COLOMBIA, March 4, 2020 (LifeSiteNews) – Colombia’s Constitutional Court has rejected a proposal that would have introduced abortion on demand to the country during the first 16 weeks of pregnancy.
Colombia’s criminal code prohibits abortion in all circumstances, but the law is not enforced. Instead, the country follows a 2006 Constitutional Court ruling that allows abortion in cases of rape, disability, or any “health” risk to the mother.
According to a report by Al-Jazeera, the court was responding to a legal challenge brought by a lawyer named Natalia Bernal. Bernal sought a total ban on abortion. Bernal brought the challenge after a 22-year-old woman in Colombia aborted her baby at seven months, with a psychological assessment declaring that she was suffering from depression as a result of pregnancy.
The challenge created the opportunity for one judge to instead propose legalizing abortion in the first four months of pregnancy.
However, the court ultimately voted 6 to 3 not to rule on the case, thus maintaining the current status quo.
The court reportedly described Bernal’s petition as one of “substantial ineptitude” and said that she had “not presented sufficient arguments” to merit reconsidering the court’s past decisions.
While the court debated the case, both pro-life and pro-abortion activists gathered in the streets. The pro-life group reportedly wore blue and chanted “Yes to life,” with abortion advocates wearing green and chanting “Yes to abortion.”
Roughly 90 percent of Colombia’s population identifies as Christian, with 70 to 80 percent of those people Catholic.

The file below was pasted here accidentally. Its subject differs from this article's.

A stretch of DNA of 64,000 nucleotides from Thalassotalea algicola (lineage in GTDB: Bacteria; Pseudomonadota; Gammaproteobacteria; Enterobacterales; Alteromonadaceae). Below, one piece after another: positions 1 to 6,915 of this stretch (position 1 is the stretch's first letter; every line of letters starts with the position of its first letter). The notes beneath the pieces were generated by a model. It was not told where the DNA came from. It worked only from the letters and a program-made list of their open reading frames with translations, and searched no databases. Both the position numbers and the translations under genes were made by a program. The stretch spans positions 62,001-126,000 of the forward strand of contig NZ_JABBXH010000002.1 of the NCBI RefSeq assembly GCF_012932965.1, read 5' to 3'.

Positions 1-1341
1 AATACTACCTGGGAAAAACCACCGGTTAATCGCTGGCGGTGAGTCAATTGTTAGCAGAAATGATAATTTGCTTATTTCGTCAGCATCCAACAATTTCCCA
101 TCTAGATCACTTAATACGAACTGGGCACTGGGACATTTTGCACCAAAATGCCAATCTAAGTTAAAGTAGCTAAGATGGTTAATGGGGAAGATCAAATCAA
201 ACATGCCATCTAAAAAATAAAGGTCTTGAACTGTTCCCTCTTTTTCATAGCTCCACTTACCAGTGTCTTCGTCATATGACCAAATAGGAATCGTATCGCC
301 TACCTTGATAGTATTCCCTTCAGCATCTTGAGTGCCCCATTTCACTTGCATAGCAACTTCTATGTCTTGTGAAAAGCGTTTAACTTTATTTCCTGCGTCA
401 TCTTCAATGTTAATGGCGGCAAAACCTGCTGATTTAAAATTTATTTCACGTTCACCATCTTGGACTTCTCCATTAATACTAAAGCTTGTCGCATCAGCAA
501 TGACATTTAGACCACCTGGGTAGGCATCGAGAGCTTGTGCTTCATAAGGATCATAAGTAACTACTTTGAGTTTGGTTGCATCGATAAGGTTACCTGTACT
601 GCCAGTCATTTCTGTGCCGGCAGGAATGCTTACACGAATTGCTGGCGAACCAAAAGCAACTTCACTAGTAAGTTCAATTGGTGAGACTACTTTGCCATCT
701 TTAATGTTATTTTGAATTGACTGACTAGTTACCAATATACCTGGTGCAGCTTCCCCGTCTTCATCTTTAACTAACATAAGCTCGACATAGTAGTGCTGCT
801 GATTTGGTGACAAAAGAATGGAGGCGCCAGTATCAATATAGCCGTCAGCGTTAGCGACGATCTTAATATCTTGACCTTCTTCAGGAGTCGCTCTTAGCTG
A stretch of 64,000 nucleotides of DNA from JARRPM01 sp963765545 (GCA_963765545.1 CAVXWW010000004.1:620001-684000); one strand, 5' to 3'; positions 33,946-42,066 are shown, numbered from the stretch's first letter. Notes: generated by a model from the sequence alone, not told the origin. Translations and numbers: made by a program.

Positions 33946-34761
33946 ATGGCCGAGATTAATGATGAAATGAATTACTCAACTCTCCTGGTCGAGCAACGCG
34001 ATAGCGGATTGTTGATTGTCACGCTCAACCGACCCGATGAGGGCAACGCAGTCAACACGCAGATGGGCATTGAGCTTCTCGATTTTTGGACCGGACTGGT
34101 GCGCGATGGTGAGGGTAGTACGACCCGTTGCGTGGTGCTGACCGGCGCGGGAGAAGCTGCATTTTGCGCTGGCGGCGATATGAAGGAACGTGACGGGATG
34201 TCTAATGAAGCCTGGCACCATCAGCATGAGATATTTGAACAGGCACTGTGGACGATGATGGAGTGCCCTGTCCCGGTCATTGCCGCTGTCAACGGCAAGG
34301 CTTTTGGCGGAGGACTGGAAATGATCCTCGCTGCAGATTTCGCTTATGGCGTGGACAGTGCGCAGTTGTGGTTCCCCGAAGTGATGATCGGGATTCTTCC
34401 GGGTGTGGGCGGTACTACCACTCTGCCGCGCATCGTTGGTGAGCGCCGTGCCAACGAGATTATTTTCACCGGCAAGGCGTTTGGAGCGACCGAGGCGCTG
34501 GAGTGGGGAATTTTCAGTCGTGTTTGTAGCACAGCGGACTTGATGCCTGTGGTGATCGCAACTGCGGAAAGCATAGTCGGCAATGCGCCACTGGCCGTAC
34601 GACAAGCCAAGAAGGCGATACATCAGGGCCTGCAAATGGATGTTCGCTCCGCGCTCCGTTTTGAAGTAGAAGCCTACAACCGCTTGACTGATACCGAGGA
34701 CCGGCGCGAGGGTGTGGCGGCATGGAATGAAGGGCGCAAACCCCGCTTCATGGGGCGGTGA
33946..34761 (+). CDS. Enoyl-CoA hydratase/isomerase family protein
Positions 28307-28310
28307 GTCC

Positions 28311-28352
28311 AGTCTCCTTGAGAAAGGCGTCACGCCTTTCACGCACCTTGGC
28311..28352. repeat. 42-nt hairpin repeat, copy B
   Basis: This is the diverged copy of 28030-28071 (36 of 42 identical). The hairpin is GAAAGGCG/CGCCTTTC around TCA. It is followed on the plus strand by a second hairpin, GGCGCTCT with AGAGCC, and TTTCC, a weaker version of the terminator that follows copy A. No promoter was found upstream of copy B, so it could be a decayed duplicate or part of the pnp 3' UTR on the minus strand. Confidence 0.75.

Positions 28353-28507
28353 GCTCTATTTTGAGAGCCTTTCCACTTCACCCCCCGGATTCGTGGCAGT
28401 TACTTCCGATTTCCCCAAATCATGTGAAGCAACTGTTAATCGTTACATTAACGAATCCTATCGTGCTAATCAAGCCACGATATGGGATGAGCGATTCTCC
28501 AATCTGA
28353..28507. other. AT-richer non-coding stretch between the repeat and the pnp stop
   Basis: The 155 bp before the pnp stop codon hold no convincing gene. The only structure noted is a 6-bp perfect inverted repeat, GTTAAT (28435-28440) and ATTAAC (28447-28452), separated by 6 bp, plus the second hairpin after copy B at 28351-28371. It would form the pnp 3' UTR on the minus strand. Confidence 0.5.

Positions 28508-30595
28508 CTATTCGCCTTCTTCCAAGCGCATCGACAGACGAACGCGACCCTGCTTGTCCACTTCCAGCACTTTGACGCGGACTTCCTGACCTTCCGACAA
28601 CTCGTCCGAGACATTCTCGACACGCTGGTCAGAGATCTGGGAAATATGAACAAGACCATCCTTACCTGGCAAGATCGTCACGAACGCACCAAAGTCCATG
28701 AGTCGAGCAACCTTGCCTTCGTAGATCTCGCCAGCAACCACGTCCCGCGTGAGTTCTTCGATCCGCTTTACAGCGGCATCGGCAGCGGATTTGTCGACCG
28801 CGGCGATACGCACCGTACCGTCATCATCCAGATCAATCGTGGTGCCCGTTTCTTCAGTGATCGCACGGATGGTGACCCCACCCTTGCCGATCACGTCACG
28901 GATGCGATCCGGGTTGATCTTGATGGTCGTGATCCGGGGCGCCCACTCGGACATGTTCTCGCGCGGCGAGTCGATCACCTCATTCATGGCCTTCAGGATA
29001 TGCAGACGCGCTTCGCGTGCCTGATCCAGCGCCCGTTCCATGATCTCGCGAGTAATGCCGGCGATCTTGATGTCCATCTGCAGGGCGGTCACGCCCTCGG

The Al-Jazeera report cites a February poll by Colombian magazine Semana which suggested that nearly 70 percent of the country was opposed to the legalization of abortion during the first four months of pregnancy.
But Cristina Rosero, a pro-abortion lawyer at the Center for Reproductive Rights in Bogota, told Al-Jazeera that the case has launched a public conversation that she expects to continue.
“It opens the doors for advances which haven't happened in 14 years,” she said. “This is a huge step because it means that the public debate is going forward and the people are ready for a conversation.”
Unidos por la Vida (Together for Life), a Colombian pro-life organization, welcomed the court’s vote. The decision “is a clear sign that the tide is changing in favor of the most innocent and helpless babies to be born and their mothers and fathers,” the group said in a statement.
“The decision issued today by the Constitutional Court in which it declares an inhibitory sentence against the lawsuit presented by Dr. Natalia Bernal, shows the power of the pro-civil society that managed to defeat the speech of Judge Linares who sought to violate the fundamental right to life when proposing indiscriminate abortion until 16 weeks,” the statement reads.
“However, we regret that the court has not ruled in substance and has set aside the sustained demand of Dr. Bernal,” the statement continues.
“Colombian society has awakened and will continue until the right to life is fully respected from the moment of conception until its natural death.”
Jesus Magaña, a Colombian pro-life leader, told LifeSiteNews that the pro-life movement in Colombia now needs to build on the success of the court's decision and work with politicians to ensure that all lives are protected from the moment of conception.
“We have had a bad situation in Colombia for the past 16 years,” Magana said, “but we believe this can be a moment that brings us together to defend the lives of all Colombians.”